Medically reviewed by Drugs.com. Last updated on Sep 18, 2019.
What are other common names?
- Curcuma aromatica
- Curcuma domestica
- Curcuma longa
- Curcumae longae rhizoma
- Indian Saffron
- Pian Jiang Huang
- Racine de curcuma
- Radix curcumae
- Rhizoma cucurmae longae
- Safran Bourbon
- Safran de batallita
- Safran des indes
- Turmeric Root
- Yu Jin
What is this product used for?
Turmeric is used by some people to help with heartburn or bowel problems like diarrhea, intestinal gas, and bloating. Others use it to help with Alzheimer disease or problems with the liver or gallbladder. Some people believe turmeric may help with cancer. It may also help to lessen swelling in some people and help with signs of arthritis. Some people believe it may help lower cholesterol.
What are the precautions when taking this product?
Always check with your doctor before you use a natural product. Some products may not mix well with drugs or other natural products.
Be sure to tell your doctor that you take this product if you are scheduled for surgery or tests.
Do not use this product if you are pregnant or plan to become pregnant soon. Use birth control you can trust while taking this product.
Do not take this product if you are breastfeeding.
Take extra care if you are taking drugs to thin your blood. These are drugs like warfarin (Coumadin), heparin, enoxaparin (Lovenox).
Take extra care if you are taking drugs to dissolve blood clots. These are drugs like alteplase (Activase), reteplase (Retavase), or streptokinase.
Take extra care if you are taking drugs to help with swelling or inflammation. These are drugs like nonsteroidal anti-inflammatory drugs (NSAIDs), aspirin, ibuprofen (Advil), or naproxen (Naprosyn).
Take extra care if you are taking drugs to decrease blood sugar such as glyburide (DiaBeta, Glynase, PresTab, Micronase), insulin, pioglitazone (Actos), rosiglitazone (Avandia), and glipizide (Glucotrol). Taking turmeric with these medications may cause your blood sugar to become too low.
Take extra care and check with your doctor if you have:
Kidney problems like kidney stones
Stomach ulcers or reflux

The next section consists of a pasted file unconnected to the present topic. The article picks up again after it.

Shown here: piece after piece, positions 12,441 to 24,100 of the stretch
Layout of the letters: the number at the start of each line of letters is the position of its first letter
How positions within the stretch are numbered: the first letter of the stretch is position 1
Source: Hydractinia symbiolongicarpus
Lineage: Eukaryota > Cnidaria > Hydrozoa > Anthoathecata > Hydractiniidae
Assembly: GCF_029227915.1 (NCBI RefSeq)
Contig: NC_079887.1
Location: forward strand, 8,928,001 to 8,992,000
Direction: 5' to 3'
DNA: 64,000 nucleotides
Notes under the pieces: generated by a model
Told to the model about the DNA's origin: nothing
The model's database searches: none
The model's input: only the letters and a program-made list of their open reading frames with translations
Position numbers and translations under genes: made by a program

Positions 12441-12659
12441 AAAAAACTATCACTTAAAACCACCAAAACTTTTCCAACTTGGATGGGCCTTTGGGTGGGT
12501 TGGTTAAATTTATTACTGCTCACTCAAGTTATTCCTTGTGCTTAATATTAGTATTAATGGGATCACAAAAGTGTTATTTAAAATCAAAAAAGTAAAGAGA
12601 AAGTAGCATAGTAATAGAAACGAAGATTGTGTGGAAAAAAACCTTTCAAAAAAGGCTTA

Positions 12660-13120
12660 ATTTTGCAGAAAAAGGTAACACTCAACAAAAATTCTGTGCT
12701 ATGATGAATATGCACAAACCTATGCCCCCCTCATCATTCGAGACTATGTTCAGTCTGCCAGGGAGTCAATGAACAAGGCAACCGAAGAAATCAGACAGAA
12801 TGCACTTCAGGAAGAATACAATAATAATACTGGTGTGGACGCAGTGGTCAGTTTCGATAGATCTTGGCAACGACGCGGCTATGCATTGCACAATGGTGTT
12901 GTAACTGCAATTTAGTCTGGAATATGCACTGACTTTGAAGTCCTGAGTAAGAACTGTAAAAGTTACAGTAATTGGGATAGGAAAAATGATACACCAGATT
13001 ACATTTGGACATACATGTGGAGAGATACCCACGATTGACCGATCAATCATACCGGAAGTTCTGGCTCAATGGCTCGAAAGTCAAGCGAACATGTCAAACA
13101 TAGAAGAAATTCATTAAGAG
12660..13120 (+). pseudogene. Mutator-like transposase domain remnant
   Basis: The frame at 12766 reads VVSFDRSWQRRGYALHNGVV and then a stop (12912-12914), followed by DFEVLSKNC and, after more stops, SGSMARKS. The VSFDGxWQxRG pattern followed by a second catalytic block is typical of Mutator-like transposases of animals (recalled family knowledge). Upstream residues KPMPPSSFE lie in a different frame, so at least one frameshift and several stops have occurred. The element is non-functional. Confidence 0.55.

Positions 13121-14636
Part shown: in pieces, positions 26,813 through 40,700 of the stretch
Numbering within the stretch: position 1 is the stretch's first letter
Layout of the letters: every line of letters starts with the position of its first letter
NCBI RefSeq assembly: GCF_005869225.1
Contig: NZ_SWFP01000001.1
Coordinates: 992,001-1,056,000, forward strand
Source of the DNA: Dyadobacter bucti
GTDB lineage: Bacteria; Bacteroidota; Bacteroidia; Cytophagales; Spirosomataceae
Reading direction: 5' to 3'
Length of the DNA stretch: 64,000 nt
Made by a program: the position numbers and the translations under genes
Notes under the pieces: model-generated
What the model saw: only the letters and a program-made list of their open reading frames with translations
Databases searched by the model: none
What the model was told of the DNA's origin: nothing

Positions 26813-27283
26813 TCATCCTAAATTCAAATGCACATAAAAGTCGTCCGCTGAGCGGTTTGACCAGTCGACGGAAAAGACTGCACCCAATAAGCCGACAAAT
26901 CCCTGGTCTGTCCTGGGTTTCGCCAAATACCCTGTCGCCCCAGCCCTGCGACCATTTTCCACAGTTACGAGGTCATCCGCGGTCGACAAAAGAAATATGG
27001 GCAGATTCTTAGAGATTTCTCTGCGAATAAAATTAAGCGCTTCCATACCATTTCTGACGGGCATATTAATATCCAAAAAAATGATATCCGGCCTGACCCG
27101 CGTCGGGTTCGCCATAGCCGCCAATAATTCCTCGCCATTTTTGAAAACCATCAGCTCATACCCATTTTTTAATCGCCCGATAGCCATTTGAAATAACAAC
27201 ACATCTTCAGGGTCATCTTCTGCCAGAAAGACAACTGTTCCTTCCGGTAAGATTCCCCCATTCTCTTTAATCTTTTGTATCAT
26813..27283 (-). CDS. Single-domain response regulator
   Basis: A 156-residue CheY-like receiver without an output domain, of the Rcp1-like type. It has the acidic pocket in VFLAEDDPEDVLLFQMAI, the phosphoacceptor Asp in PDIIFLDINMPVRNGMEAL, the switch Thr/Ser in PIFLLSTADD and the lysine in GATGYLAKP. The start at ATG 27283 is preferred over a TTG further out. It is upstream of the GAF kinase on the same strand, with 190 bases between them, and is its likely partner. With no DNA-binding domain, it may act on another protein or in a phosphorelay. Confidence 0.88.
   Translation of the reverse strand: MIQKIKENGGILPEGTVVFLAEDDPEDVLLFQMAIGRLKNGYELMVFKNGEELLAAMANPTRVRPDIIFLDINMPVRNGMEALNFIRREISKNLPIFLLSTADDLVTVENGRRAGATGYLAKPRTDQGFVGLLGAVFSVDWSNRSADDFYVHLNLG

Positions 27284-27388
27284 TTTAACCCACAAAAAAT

What should I watch for?
When do I need to call the doctor?
Signs of a very bad reaction. These include wheezing; chest tightness; fever; itching; bad cough; blue skin color; seizures; or swelling of face, lips, tongue, or throat. Go to the ER right away.
Signs of low blood sugar. These include anger, shaking, a fast heartbeat, confusion, or sweating.
Very bad throwing up
Very bad loose stools
Bruising or bleeding that is not normal
Changes in menstrual periods like lots of bleeding, spotting, or bleeding between cycles
Where can I learn more?
National Center for Complementary and Integrative Health
Last Reviewed Date
Consumer information use
This information is not specific medical advice and does not replace information you receive from your healthcare provider. Only your healthcare provider has the knowledge and training to provide advice that is right for you. You should not rely on this information in deciding whether or not to use, or accept your healthcare provider’s advice regarding use of, any natural products or similar treatments, therapies, or life-style choices. This information does not endorse any natural products or similar treatments, therapies, or life-style choices as safe, effective, or approved for treating any patient or health condition. This is only a brief summary of general information. It does NOT include all information about natural products, possible uses, directions, warnings, precautions, interactions, adverse effects, or risks that may apply to you. You must talk with your healthcare provider for complete information about your health and treatment options.
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